Let this also be a reminder to brand your social media accounts ASAP! Embedding branded social media content allows online audiences to share your slides with colleagues. This is a subtle way to increase brand awareness without being pushy.
De-Clutter your presentation
It’s easy to go a little overboard with your graphics, pictures, media, graphs, and yes, your logo.
After completing your slides, make sure there isn’t too much media plastered on each slide. If your slide already has a branded video, you don’t need to add more photos or graphics.
Avoid overlapping your logo with graphics and using background wallpaper with your repeating logo. You want your presentation to look as clean and professional as possible.
Don’t worry about whether or not your audience remembers your logo. If your mission, content, and brand design are consistent and strong, your audience will have no problem making a positive connection with your logo.
Day of the Presentation
It’s finally presentation day!
Your presentation is complete. Here are a few tricks to help your audience remember your logo.
As mentioned earlier in this article, your introductory slide should prominently feature your logo. Make sure your presentation is fired up and ready to go several minutes before the presentation starts. This will give attendees funneling in an opportunity to see your logo before the presentation starts.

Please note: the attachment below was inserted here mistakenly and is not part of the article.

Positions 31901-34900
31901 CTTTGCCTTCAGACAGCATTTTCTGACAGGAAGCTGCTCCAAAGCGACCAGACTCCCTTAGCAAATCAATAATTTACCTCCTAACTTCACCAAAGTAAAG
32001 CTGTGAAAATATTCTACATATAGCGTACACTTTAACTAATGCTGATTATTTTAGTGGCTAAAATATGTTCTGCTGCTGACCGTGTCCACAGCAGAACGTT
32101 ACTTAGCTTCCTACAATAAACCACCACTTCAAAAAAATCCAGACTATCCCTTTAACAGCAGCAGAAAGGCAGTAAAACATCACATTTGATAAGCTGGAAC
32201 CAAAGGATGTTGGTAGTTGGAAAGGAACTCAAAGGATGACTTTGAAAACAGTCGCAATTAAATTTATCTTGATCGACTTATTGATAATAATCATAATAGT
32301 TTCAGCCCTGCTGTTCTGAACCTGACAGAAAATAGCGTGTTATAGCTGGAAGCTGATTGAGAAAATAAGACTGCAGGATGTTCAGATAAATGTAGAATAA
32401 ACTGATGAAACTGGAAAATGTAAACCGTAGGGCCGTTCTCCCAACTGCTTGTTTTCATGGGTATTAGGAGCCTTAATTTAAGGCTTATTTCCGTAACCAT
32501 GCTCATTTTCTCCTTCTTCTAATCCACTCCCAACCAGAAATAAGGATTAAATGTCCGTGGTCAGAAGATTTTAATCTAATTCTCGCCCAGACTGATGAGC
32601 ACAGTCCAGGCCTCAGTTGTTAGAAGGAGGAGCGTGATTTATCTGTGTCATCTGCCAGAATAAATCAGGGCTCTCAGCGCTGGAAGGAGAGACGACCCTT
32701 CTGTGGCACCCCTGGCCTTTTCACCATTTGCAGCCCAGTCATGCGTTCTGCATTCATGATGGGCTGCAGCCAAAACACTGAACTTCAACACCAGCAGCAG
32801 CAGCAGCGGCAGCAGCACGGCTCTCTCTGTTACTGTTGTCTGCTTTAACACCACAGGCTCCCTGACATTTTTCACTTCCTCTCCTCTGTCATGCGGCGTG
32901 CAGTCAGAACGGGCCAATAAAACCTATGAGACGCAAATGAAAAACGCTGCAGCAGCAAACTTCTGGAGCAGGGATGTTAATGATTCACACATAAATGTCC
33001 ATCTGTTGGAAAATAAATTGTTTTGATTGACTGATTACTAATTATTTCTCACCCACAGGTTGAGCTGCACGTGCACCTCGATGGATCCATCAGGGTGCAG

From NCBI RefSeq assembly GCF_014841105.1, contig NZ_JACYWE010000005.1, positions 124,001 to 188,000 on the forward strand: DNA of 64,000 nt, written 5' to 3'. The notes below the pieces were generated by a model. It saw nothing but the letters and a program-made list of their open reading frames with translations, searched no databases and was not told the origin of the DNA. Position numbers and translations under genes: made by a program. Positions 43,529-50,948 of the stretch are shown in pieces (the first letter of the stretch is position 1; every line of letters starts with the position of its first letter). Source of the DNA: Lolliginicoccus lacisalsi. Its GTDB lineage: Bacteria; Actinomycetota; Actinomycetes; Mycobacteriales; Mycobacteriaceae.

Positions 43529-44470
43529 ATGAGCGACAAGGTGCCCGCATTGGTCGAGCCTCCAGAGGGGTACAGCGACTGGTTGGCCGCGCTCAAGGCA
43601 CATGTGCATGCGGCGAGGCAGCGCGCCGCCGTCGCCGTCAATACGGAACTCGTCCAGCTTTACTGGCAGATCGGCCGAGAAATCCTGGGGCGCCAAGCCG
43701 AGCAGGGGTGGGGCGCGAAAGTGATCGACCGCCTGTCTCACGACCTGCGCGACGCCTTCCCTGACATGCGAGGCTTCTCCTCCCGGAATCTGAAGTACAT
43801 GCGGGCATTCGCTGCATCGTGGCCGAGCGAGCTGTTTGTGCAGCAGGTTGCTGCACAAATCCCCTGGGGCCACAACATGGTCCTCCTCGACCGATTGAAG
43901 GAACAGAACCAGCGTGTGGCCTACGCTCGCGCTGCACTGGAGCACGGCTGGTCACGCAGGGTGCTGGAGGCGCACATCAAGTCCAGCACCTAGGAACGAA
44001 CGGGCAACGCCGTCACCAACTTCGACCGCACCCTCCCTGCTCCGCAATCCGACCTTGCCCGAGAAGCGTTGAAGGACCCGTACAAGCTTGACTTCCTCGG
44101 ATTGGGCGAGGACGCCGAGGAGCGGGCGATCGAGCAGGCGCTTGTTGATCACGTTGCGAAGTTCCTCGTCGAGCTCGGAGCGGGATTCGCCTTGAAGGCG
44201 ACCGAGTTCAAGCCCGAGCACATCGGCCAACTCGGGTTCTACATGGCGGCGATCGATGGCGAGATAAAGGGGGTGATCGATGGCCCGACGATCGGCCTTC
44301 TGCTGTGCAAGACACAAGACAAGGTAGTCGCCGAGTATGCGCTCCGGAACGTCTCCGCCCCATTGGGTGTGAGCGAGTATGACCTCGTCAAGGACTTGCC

The same applies to your conclusion slide.
After your presentation is over, don’t immediately shut off your presentation. Let the conclusion slide stay up on the screen until you’re finished mingling with attendees.
Remember, your company’s logo is the first and last thing your presentation attendees should see.
Your Next Step
Your next step is to put these new principles into practice.
Remember the following:
- Choose a logo that speaks to your brand
- Choose subtlety over flash
- Show your logo in action
- Use digital and social media
- De-clutter your slides
- Highlight your intro and conclusion slides
Most importantly, never stop improving your presentations. Remember to bookmark this article for future reference and check back often for more tips and tricks on mastering your logo.